Knowledge is Power. That is what the billboard says and I agree. I am an adult, therefore I understand the threat of passengers. The threat to Our Children, who don’t understand the threat of these bird-like, twitchy people. They pose two kinds of threat. To begin with, there is the one we all know about, the predatory threat, the hawk-like passengers that prey on children as they sit in front of their computers or televisions. The terrorist threat. That threat is easy to handle. You shoot it. You contain it. You confiscate. You stitch. You bleed from various orifices and sockets, but you survive, you rebuild house and rinse the child. The more serious threat is the diseases passengers carry with them. Internal terrorism. Children love those diseases. It makes them babble like possessed. Their make-up looks like oil in the moonlight. Such children cannot be cleaned off. Kill them. Or turn them into entertainment. Art.

TSky Press author Traci O. Connor's Recipes for Endangered Species includes more than one delicious story regarding children as well as that never-anything-less-than-sacred-chicken-soup-for-the-soul condition called "motherhood."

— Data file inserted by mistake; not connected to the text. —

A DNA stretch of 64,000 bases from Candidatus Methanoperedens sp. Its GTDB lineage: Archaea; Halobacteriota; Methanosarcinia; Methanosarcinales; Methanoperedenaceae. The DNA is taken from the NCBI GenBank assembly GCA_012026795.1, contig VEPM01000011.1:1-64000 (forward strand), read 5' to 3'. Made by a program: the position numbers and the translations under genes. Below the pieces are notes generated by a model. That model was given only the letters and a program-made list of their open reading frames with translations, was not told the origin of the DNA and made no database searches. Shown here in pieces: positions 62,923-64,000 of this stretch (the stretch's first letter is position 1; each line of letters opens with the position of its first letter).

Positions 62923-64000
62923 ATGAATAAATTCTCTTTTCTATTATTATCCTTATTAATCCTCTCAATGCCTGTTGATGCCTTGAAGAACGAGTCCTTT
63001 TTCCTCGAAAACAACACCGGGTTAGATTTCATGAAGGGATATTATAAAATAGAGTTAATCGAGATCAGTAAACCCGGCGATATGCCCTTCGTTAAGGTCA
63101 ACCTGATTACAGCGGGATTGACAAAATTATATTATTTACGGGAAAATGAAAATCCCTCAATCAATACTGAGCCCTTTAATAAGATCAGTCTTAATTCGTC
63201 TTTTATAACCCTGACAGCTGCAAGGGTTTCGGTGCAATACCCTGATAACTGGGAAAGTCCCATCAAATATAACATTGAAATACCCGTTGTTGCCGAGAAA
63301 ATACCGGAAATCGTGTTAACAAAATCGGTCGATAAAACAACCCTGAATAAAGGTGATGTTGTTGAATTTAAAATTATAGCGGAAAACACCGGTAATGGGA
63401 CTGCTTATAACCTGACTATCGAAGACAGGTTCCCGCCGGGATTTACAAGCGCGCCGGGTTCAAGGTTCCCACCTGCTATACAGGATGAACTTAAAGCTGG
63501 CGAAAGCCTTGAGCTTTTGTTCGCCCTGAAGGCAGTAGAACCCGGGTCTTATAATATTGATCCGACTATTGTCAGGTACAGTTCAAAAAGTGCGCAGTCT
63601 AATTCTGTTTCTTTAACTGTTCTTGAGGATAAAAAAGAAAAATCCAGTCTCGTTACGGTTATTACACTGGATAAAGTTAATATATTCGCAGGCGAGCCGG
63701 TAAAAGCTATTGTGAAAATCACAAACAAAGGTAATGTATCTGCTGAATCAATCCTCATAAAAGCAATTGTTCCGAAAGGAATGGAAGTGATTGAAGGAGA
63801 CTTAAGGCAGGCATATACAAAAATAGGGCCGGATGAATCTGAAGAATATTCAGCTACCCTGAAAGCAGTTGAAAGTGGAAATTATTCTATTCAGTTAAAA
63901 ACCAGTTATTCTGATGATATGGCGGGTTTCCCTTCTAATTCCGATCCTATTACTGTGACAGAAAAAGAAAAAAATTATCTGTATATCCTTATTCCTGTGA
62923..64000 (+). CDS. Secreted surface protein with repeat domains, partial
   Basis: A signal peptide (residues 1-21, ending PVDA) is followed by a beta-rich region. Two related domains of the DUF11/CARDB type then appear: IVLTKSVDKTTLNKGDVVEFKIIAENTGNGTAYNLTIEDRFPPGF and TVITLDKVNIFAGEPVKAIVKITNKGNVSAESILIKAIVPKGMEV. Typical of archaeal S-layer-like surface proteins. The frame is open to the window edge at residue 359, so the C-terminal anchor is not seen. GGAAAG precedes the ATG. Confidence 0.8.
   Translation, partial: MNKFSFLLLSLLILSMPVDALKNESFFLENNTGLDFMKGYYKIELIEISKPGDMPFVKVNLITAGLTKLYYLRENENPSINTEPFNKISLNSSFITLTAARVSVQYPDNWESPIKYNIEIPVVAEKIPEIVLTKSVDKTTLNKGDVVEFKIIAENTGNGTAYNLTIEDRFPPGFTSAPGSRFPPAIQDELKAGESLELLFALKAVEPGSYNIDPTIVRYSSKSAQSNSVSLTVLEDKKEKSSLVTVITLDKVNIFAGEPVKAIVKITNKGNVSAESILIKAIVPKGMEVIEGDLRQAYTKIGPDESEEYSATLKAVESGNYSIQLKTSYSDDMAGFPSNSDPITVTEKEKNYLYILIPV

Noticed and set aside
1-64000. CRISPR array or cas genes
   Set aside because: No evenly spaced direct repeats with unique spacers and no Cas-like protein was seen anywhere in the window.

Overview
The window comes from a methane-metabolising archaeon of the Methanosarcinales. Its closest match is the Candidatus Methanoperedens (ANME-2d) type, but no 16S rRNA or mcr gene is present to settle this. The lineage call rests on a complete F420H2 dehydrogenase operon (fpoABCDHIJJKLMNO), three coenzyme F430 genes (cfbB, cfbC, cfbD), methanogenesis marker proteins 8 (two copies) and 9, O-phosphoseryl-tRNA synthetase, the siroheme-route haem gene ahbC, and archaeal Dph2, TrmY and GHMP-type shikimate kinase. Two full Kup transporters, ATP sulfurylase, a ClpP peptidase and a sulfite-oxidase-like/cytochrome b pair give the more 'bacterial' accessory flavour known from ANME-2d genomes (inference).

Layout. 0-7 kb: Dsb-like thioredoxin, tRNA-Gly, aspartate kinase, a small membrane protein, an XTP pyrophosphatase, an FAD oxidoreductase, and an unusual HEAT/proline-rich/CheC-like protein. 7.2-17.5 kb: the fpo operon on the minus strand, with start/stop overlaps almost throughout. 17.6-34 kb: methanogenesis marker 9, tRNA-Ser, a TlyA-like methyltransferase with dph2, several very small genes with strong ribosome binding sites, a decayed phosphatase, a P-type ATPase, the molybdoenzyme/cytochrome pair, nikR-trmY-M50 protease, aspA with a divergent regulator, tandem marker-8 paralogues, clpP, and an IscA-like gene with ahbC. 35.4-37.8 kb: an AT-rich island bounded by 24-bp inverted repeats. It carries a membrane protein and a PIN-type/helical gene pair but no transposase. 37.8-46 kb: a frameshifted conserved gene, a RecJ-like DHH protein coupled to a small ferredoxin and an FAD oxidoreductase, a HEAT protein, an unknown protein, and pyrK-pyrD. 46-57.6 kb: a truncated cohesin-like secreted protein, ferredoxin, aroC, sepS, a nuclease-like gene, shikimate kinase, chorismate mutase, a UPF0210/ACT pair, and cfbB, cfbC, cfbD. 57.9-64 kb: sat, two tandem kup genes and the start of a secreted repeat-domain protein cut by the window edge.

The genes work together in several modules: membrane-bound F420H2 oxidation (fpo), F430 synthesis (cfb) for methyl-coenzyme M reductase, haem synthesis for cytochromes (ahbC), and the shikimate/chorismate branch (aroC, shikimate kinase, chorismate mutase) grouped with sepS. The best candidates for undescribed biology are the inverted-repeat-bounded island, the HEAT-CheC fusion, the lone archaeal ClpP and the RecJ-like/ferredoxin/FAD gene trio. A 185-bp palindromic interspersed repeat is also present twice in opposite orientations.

In "Mrs. Rotham Has a Bun In the Oven and Plans to Eat It with Butter and Jam," for example, we find the following (here heavily excerpted from several pages):
She is only weeks perhaps days even hours away from giving birth, and her belly feels volcanic beneath her hands. When, she thinks, did my life become all this? The baby bellows deep inside her. God. I am the black inside a hole, she thinks. And her husband, she thinks of him—what he looked like when his body was human and not something fashioned of tubes and pumps and blips on a screen....

She had decided in the fourth month, the night of her husband’s accident (the fiery juncture of a hasty retreat and a mule deer in the median; important details, but try not to dwell on them), while vomiting into a dumpster, that when the baby was born she would eat it. As viciously sick as she was, she knew, even then, that it was her responsibility. She couldn’t drown the baby, or leave it in a bathroom stall, or bury it—as the Arabs did—in the desert. And besides, there was always the possibility that someone would find the baby’s body and then, what, arrest her? No no.

And what call would they have, anyway?

It is, after all, her body. Her cells. Her skin. Her blood. Her oxygen. Not so different than chewing her nails, or gnawing the top layer from her chapped lips. It’s true, she imagines, that the baby’s bones might be difficult to get through—a texture problem (like water chestnuts, which give her the shivers)—but small enough, especially since she’s been careful to watch her calories, that she’ll manage....

Do you find the idea of eating babies repellent?

What if you were stranded in the Andes?

What if the baby was made of marzipan?